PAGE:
   Allergy to medications including antibiotic and steroid
    eye drops


                          Laurie Sullivan 2006
Crosslinking treatment of progressive keratoconus: new
  hope. Curr Opin Ophthalmol. 2006 Aug;17(4):356-60
  Authors: Wollensak G et al

   Biomechanical measurements have shown an increase
    in corneal rigidity of 300% in human corneas after
    crosslinking.
   The 3 and 5-year results of the Dresden clinical study
    have shown that in all treated 60 eyes the progression of
    keratoconus was at least stopped.
   In 31 eyes there also was a slight reversal and flattening
    of the keratoconus by up to 2.87 diopters.
   BCVA improved slightly by 1.4 lines.
   A cytotoxic level of UVA for endothelium was found to be
    0.36 mW/cm which would be reached in human corneas
    with a stromal thickness of less than 400 µm at the
    intensity used.

                         Laurie Sullivan 2006
 Durationof effect? –may need repeat
  treatment at 5 years
 ??Long term adverse effects (later OSSN /
  CIN?)




                 Laurie Sullivan 2006
Intacs for KCN




   Laurie Sullivan 2006
 Intacs for KCN – who can benefit
 Mild to moderate keratoconus
 Decreased or decreasing spectacle
  corrected vision, intolerant of RGP
 Can expect improved BCVA with
  spectacles




                 Laurie Sullivan 2006
        Intacs – who can benefit
 Not for advanced keratoconus
 May be combined with C3R to “set” the
  cornea in the new shape?
 The Intacs procedure is safer with
  channels formed with the femtosecond
  laser (Intralase)
 May also be used in post LASIK ectasia



                 Laurie Sullivan 2006
                  DALK
 “Deep Anterior Lamellar Keratoplasty”
 Remove full thickness cornea, leaving only
  endothelium, Descemet’s membrane and
  minimal posterior stroma
 Less stroma, less interface haze




                 Laurie Sullivan 2006
              DALK benefits
 Maintains  host endothelium, which cannot
  be rejected
 Slightly better structural integrity than full
  thickness transplant




                   Laurie Sullivan 2006
                   DALK
 Who?



 Keratoconus,   anterior scars
 Severe  atopy
 Rejection other eye

 Unreliable patients, Down’s syndrome,
  trauma risk

                   Laurie Sullivan 2006
             DALK results
 Best  VA on average 6/7.5 to 6/9
  (compared to 6/6) due to interface haze or
  irregularity
 No benefit for astigmatism

 Slightly earlier suture removal

 Can still have wound and suture problems,
  infection


                 Laurie Sullivan 2006
  DSAEK in endothelial failure
 Fuch’s   dystrophy or PBK




                   Laurie Sullivan 2006
          Fuch’s Dystrophy
 Heritable

 Dominant

 Females  more than males
 Corneal guttae (bumps in Descemet’s
  Membrane)
 Endothelium decreased in number and
  increased in size. Variable size, shape.


                  Laurie Sullivan 2006
         Fuch’s Dystrophy
Symptoms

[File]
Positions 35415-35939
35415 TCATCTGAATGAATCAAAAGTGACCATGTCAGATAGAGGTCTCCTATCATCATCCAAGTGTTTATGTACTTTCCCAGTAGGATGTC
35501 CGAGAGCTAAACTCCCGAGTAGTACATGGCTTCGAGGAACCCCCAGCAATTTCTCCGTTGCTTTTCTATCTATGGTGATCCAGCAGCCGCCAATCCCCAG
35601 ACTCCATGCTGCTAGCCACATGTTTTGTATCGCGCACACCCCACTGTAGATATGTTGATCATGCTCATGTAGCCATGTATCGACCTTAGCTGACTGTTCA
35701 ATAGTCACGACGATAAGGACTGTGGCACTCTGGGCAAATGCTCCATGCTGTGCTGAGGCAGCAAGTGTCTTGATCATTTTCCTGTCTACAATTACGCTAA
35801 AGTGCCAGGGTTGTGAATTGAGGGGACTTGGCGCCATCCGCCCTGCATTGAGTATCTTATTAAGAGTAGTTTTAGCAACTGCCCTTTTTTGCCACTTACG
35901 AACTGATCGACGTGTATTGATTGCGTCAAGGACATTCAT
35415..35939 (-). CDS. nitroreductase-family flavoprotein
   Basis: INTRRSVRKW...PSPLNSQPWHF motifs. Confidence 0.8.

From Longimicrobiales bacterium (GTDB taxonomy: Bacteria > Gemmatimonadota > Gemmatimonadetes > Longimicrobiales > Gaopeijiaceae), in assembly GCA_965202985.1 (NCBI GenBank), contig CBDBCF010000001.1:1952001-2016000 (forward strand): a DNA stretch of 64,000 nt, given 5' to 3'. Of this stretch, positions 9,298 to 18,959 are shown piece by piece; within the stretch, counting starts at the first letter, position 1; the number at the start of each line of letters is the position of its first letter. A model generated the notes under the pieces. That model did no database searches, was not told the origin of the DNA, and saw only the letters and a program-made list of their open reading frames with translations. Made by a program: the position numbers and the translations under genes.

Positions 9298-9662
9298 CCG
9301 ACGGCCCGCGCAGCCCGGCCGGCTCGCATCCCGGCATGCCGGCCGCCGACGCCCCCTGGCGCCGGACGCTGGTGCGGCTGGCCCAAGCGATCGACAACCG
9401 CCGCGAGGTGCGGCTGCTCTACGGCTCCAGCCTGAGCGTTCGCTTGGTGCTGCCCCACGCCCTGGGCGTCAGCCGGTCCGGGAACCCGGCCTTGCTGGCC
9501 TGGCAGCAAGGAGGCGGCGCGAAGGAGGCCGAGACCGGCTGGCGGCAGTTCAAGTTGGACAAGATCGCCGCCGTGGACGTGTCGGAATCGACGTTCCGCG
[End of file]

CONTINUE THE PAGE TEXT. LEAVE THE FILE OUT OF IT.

 Morning blur which clears

 Poor low contrast acuity

Signs
 Corneal thickening

⃗ Microcystic corneal oedema
⃗ Bullae

                Laurie Sullivan 2006
Fuch’s Dystrophy




     Laurie Sullivan 2006
          Fuch’s Dystrophy
 Avoid intraocular (cataract) surgery
 Avoid low Dk SCL

 Avoid SCL? (RGP)

 Control IOP

 Dehydrate cornea
  – Hair dryer
  – 5% Saline drops


                  Laurie Sullivan 2006
                DSAEK
 “Descemet’s Stripping Automated
 Endothelial Keratoplasty”




                Laurie Sullivan 2006
                 DSAEK
 Indications

 Fuch’sDystrophy
 Endothelial failure / PBK




                  Laurie Sullivan 2006
                  DSAEK
 Remove   host Descemet’s membrane
 Replace with lenticle of donor Descemet’s
  membrane and posterior stroma (100 µm)
 Air bubble to hold in place

 No corneal sutures, minimal astigmatism



 Only   for pseudophakic patients

                   Laurie Sullivan 2006
DSAEK




Laurie Sullivan 2006
                     DSAEK
 Main   benefit is rapid rehabilitation
  – 1 to 2 months compared to 3 to 12 months for PK
  – Better structural integrity than PK




                       Laurie Sullivan 2006
                 DSAEK
 Main  disadvantage is increased
  postoperative interventions for detached
  and displaced donor lenticles
 Shorter survival of transplanted tissue due
  to trauma (to endothelium) of insertion




                  Laurie Sullivan 2006
             PTERYGIUM
 UV  exposure, inflammation
 Surgery for cosmesis, comfort, VA (wtr
  astigmatism)
 No Bray now

 Autologous conjunctival grafting is routine




                  Laurie Sullivan 2006
              PTERYGIUM
 The procedure takes
  about 45 minutes,
 requires a hospital
  day stay and the use
  of the operating
  microscope.
 Local anaesthetic

 Topical steroid drops
  for 6 weeks

                    Laurie Sullivan 2006
      RECURRENT CORNEAL
      EROSION SYNDROME
           basement membrane dystrophy
 Epithelial
  (EBMD) + trauma
 Sudden onset of unilateral pain watering
  photophobia and redness
 Usually overnight or on first waking
  (?hypoxia)
 Debride, CL, micropuncture, PTK



                 Laurie Sullivan 2006
        Atopic Eye Disease
 New  drugs: Olapatadine (Patanol) MCS
  and anti-H1, topical cyclosporine A
  (CSA)(RVEEH) as steroid sparing agent
 CSA also of benefit in Thygeson’s SPK




                Laurie Sullivan 2006
        Corneal hysteresis
 Measurement  of corneal hysteresis with
 the Reichert Ocular Response Analyzer
 provides useful information on the
 dynamic biomechanical properties of the
 cornea before and after refractive surgery,
 and it may have a role in predicting
 postoperative keratectasia



                 Laurie Sullivan 2006
Thank You



 Questions?




  Laurie Sullivan 2006


				
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posted:11/16/2010